“Secure attachments are NOT formed as a result of preventing relational ruptures. Secure attachments are formed as a result of repairing ruptures. […] When we carry the belief that rupture is what leads to relational erosion, then we do ourselves (and our relationships a disservice) by trying to avoid conflict and difference, which if anything only perpetuates feelings of insecurity and codependence. Such behaviors reveal the fragility of the relationship and the need for relational repair.” – Michelle Rozek
The founders of Brood are a threesome of co-founders and dear friends who are in the exciting and terrifying early days of launching a company based on better family care. Together, as they become doulas for their own business, they ask: How do we sustainably do this? What lessons can we bring here, for us, that we bring to the families in our care?
For this trio, understanding the cycle of rupture and repair is one area they are leaning into. It can seem that when such collegial closeness is at risk for the stickier situations in which triggers are hit, emotions run large, and hurts go deep, that all that goodness in their relationship is on the line, ready to be threatened or blown up. Yet, it’s understanding each other through those situations that has their attention — and that’s a growth edge for them.
In her most recent book, The Power of Attachment, Diane Poole Heller, PhD., notes that when psychological researcher and clinician John Gottman conducted a study with newlyweds, he learned over the course of 6 years that the couples that stayed married practiced repairing ruptures in their relationship 86% of the time. Those who divorced turned toward each other to repair ruptures only 33% of the time. The same fate may be true for co-founders and other partnerships beyond marriage.
The cycle of rupture and repair is something that we all go and grow through in life. Many of us may not have had caring or fulfilling examples of repair in relationships. Yet, for those of us who have had a decent model of repair, we have an understanding that ruptures don’t lead to relationships failing. It means that we need to find our way back into relationship in ways that we can trust that the relationship, the bond, is strong (and safe) enough to begin with.
For the Brood founders, they discover it’s easy to rush to repair when we sense a rupture is here or near. Yet, trusting that a relationship can handle conflict, or the sharp edge of the disagreements, might actually make the disagreements easier. As they note in this episode: The most important thing about the repair that follows a rupture is that the relationship can be stronger.
Jerry offers: “Perhaps the unspoken, unconscious experience for each of you is: how do I handle it when my partner infuriates me? And, then, how do I extract from that the unmet need that actually lies behind the anger? Or the fear that lies behind the anger?”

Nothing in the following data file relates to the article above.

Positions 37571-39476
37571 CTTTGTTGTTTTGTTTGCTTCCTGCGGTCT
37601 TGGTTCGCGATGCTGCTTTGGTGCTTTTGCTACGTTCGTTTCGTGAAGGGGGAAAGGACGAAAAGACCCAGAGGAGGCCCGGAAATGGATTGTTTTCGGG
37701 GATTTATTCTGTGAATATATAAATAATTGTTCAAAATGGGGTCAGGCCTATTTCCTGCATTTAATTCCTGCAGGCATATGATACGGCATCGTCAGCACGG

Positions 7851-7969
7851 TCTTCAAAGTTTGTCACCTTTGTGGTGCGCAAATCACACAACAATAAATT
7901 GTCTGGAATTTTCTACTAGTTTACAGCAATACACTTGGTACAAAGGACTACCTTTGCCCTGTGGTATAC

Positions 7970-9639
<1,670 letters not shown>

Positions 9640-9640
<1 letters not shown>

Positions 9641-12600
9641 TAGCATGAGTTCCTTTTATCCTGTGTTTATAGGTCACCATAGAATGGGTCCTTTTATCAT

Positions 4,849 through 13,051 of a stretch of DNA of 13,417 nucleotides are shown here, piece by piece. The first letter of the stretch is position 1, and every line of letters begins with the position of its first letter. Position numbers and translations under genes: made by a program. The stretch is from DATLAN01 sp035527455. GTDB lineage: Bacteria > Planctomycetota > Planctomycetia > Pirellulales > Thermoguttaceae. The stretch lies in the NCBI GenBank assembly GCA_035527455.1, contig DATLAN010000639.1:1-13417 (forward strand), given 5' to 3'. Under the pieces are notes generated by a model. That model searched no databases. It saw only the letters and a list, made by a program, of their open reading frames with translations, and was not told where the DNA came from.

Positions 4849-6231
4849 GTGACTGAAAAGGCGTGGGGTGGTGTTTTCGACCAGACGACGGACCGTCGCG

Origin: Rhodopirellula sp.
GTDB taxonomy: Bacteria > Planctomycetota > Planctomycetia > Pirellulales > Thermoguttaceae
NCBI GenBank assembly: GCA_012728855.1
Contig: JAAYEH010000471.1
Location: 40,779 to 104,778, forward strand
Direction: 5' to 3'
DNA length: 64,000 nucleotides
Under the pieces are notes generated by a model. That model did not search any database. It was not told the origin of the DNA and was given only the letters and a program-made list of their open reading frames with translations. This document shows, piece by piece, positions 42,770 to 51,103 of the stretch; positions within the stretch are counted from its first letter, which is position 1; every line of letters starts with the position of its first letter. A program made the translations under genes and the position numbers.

Regardless of how caring we can be in our work lives, as humans on these front lines, who really loves being uncomfortable for long when it comes to the hard stuff that we have to deal with relationally? Those struggles and tough spots take an emotional toll on us in whatever way we have been shaped by our own beliefs around what it means to be safe in relationship. For founders, and anyone in partnership or parenting, this shows up in spades.
What does it take to lean into these relational places that scare us? Listen to the wisdom of the doulas who support folks moving through the pain of birth and death, and other transitions: if you lean away your body will tighten and the pain will increase, along with the fear.
So, instead: Resource yourself in your environment in whatever way gives you comfort and support. Find your breath. Recall relationships you’ve had in which you feel safe and loved. Bringing these resources to bear can help you stay in it and stand your ground without shrinking, and without puffing up.
We lean in with our being-human-with-other-human-skills: Checking in with ourselves (what’s going on for me here?), checking in with others, Listening, asking open questions, not rushing to fix or solve, going through the process of recovering from broken commitments, and the art of a good apology.
“When we experience a break in connection followed by repeated attempts at repair until the bond is restored, we build implicit pathways of resilience,” writes Bonnie Badenoch in her book, The Heart of Trauma: Healing the Embodied Brain in the Context of Relationships. “We come to know in a visceral way that when things break down interpersonally, someone will return to help us come back into relationship,” she adds. “That wired-in optimism and expectation makes it much more likely that we will form relationships that have this quality.”